When we were cruising around Key West on our last adventure, we stopped for a while at Key West Island Books. I love checking out used book stores on my travels and needed something to read on the flight home. I had already finished most of the screenplay I was working on during the flight out and needed something to fill my time on the plane.
And boy did I find the right one. Endurance, Shakleton's Incredible Voyage is about a failed 1914 sailing expedition to the South Pole. The sailing ship became locked in the ice for ten months before it was finally crushed spilling out it's crew onto a melting ice pack. They then traveled 850 miles to get to the nearest living human for rescue.
     During the eighteen month ordeal, Shakleton was rock steady and made amazingly hard decisions to lead all of his crew to safety through unimaginable cold, driving winds, and seas that would freeze on the sailors face into giant icicles.
     I think what I love most about this story of adventure is that although Shakleton never made it to his original destination he still got what he came for, a lifetime worth of adventure and challenges. Every time you go on an adventure, you put yourself out in the open, inviting the unexpected to come your way. And most of the time you get it. Those diversions are usually the thing that makes the expedition.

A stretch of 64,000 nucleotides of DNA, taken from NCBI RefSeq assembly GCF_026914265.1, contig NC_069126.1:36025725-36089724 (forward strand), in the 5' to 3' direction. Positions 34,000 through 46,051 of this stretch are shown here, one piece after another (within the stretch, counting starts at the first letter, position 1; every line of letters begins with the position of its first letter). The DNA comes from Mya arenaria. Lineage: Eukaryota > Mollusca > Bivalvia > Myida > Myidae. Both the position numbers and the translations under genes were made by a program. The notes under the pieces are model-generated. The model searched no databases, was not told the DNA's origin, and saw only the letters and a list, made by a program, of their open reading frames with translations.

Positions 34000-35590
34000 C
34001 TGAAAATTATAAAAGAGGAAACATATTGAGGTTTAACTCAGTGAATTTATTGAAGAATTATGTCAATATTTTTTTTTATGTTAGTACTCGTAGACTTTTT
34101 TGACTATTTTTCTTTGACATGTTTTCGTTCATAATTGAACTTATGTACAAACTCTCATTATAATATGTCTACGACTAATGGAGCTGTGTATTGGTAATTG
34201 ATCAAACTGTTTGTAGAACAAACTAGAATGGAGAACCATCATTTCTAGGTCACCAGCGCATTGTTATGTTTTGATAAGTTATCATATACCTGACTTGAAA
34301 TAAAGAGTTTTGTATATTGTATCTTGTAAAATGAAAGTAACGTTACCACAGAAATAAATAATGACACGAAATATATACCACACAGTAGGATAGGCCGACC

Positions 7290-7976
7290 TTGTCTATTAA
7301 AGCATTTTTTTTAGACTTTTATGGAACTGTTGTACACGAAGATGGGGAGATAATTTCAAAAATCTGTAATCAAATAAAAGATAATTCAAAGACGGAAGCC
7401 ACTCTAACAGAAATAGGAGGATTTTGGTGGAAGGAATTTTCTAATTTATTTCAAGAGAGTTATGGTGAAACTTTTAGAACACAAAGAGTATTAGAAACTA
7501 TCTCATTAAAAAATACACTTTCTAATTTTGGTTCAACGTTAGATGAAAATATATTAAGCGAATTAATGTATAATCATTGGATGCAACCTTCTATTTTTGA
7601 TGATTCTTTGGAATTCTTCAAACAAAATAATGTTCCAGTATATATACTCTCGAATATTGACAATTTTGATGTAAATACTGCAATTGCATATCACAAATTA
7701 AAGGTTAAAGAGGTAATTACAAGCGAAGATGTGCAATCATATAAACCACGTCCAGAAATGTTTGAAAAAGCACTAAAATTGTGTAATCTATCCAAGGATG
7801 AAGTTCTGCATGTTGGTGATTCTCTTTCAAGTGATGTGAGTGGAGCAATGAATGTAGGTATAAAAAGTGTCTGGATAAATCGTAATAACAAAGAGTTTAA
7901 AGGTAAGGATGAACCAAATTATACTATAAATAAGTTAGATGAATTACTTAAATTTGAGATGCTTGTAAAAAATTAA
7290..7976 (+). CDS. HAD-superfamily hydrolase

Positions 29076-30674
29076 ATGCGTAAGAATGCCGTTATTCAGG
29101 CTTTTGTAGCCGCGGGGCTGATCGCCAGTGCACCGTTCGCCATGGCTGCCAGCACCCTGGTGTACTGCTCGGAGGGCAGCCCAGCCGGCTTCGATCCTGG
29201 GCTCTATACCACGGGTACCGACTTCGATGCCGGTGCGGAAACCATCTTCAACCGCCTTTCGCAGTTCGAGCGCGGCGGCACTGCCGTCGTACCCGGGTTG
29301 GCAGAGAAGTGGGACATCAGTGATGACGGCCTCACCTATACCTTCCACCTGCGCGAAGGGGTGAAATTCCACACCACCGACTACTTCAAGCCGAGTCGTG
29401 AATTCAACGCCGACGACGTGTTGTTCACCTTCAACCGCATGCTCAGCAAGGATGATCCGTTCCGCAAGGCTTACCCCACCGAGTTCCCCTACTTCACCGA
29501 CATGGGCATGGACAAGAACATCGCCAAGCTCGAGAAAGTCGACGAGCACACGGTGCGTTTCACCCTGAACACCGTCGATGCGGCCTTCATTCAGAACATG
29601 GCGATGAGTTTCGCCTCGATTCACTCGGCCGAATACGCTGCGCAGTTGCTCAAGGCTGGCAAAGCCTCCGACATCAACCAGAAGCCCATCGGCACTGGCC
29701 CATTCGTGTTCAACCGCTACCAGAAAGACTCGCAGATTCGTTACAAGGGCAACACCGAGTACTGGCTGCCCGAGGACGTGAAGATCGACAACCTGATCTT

I read the book during the whole flight and finished it that night. Such a great story of a man who prepared for the unexpected and had the strength to lead through the toughest eighteen months many of us will ever see. Now, that's my kind of adventurer.

25 July 2014

I Need a View of Something

     I finally went back to the pool last week. I wanted to test out how the new Untethered Regimen would do in the pool. I was hoping it would fix the long-time post pool highs I had been struggling with for the last six months.
     I woke up early, ate a good breakfast, and drove to the pool with Tony. I was planning on doing a 2500 meter swim. After months of doing 6000 meter swims, a 2500 should have been simple. I scanned my card at the gate and walked in.

     The moment I saw the pool, my heart sank. My muscles got tired and there was nothing I could do to fix them. I was having a hard time stomaching the thought of putting my head down to stare at the bottom of the pool for an hour straight. 

    In training for the Swim Around Key West, I swam more than 100,000 meters. That's a very long way when all I had to look at is the bottom of a white pool. Sure, music helps, but it is still too much time looking at nothing.

    Maybe it was because I had some high blood sugars overnight. Maybe it was because I had begun running (even though I hate it) and was taxing new muscles. Maybe it was because I was still not recovered from my race. Or maybe it was because without an impending race, I have little motivation to torture myself again like that. 

    I still love swimming, but it might be a while before I can do long sets like I used to. I think I will wait a few more months to try that again.

21 July 2014

Our Next Challenge- 100-Mile SUP Adventure

   What do you usually do after a race? Bask in the glory of a goal achieved? Wallow in the pain brought on by that long race? Or get right on to preparing for your next race?